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Developers clamor for unified dev tools for Microsoft's 3 operating systems

Matt Hamblen | June 6, 2013
Analysts expect a long-term integration of smartphone/tablet/desktop OSs.

Gold noted that optimizing for battery life on a smartphone versus optimizing for raw performance on a PC are quite divergent design points. While tablets and PCs are aligned more closely in components, there are distinct differences that warrant "tuning" the OS to the platform.

Gold said the Microsoft operating systems will move closer together over time, as will Google's Chrome OS with Android. However, "I don't see them ever fully merging, since that would sub-optimize the various requirements and probably make the result less attractive for users and manufacturers," he said.

Patrick Moorhead, an analyst at Moor Insights & Strategy, said that what Microsoft needs more than a unified OS is a unified development environment, which he expects will emerge in the next 18 months. "A unified Windows OS risks being a light PC OS and too heavy for phones," he said.

Rob Enderle, an analyst at Enderle Group, said that with software virtualization, Microsoft potentially doesn't have to create a "one-size-fits all" OS. However, he said Microsoft seems to be on a path over the next five years of using an embedded core for all platforms where developers would add user interfaces that work best for a certain screen size.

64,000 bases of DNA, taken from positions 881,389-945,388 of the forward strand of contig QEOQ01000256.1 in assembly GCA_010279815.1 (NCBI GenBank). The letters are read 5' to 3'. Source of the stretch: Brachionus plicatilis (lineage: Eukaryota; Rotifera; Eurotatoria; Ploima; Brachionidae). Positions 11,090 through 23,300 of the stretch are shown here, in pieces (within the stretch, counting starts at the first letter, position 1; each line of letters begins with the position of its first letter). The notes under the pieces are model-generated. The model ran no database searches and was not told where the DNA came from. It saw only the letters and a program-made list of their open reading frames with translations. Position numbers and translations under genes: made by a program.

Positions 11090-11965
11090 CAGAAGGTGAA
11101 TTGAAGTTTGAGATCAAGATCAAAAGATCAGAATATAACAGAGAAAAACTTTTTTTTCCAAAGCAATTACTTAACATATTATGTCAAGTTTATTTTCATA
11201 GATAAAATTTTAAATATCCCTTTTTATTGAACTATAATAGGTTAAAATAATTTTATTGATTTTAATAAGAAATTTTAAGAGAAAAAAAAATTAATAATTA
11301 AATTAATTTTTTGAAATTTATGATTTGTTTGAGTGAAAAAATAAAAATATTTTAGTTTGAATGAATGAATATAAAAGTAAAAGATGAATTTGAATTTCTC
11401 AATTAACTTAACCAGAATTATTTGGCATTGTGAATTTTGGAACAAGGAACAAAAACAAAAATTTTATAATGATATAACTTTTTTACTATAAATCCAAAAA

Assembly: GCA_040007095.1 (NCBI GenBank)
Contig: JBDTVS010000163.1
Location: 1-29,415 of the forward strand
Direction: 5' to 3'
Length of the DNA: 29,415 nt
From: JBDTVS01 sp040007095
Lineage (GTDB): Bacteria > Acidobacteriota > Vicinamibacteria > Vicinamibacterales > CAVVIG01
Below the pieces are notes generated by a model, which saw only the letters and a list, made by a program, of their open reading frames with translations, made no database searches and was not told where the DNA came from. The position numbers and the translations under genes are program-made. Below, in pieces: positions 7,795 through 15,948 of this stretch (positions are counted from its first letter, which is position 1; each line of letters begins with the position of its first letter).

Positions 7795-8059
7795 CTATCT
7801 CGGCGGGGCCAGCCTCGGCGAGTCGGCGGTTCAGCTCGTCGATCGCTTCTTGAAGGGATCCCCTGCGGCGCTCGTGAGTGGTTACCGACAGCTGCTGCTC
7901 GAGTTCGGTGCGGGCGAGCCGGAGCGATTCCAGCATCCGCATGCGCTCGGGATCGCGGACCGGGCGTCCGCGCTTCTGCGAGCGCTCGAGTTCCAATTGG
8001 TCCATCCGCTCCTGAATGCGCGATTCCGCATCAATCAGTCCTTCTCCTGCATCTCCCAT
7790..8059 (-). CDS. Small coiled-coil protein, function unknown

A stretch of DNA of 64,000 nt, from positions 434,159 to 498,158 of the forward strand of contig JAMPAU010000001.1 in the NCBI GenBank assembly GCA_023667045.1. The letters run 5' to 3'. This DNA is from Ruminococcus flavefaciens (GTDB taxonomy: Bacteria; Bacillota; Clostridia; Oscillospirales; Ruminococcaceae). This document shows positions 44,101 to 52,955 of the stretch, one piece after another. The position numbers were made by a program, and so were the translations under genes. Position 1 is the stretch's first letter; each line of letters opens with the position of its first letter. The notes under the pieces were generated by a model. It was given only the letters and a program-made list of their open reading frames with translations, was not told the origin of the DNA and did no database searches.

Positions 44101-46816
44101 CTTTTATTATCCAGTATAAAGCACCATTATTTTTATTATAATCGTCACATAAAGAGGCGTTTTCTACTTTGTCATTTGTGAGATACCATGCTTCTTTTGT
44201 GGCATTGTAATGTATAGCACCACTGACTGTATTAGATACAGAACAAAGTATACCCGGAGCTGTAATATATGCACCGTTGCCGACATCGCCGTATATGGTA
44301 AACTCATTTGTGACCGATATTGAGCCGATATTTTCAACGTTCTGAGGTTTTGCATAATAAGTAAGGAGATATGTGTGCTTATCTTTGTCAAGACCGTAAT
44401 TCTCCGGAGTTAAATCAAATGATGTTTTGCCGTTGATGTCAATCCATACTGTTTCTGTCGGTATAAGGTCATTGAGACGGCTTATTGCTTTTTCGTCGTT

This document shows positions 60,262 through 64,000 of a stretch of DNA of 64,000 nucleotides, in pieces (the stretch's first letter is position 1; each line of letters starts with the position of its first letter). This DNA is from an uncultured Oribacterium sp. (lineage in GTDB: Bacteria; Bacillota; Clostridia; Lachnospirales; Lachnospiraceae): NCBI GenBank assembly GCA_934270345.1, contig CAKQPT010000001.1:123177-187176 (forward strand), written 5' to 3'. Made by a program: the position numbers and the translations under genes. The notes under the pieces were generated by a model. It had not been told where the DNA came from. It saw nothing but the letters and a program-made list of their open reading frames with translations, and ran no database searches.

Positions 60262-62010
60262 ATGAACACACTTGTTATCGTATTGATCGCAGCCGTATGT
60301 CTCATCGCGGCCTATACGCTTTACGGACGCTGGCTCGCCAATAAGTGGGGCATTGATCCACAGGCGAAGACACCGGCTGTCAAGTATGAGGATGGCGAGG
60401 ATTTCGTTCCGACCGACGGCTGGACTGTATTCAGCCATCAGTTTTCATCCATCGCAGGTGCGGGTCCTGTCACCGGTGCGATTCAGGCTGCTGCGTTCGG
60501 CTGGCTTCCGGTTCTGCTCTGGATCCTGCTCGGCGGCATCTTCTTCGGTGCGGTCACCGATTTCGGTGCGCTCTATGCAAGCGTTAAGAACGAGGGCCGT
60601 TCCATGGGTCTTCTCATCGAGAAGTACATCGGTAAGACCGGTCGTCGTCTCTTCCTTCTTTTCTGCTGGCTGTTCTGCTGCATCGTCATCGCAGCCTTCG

Insights from Windows developers
Whether Microsoft's operating systems fully come together was the subject of some debate among four developers who were interviewed separately by phone and email. However, all four support a fuller common development environment across all the platforms.

James Vertisan, CEO of Vertisan Inc., a maker of golf-related apps, said it is "imperative to merge" Windows, Windows RT and Windows Phone, and he commended Microsoft for already offering a shared code base between the OSs.

He estimated about 75% of the source code is already in common. "There are things we can't re-use across platforms, such as the layout of a particular view, but everything else that lives beneath is synonymous," Vertisan said. A phone is primarily navigated vertically and displayed at 800 x 600 pixels, while a tablet, displayed at 1366 x 768, is navigated primarily horizontally.

Vertisan makes the Shotly golf app for Windows Phone 7 and 8 and iOS, and is about to release a social networking app for golfers called Golfly, which is being showcased on Windows 8 devices. It will allow users with a tablet to remotely follow someone playing golf, picking up their inputs on shots from a smartphone running Shotly, with the ability to interact and send text messages, such as "Great shot!" Both Shotly and Golfly are free apps, although in-app purchasing and upgrades are available.

Vertisan sees a chance for Windows Phone and Windows tablets to grow in market share, partly because of the ease of development of apps. He said he and other developers have seen efficiencies in using Microsoft's C# and XAML programming languages in building apps for Windows.

 

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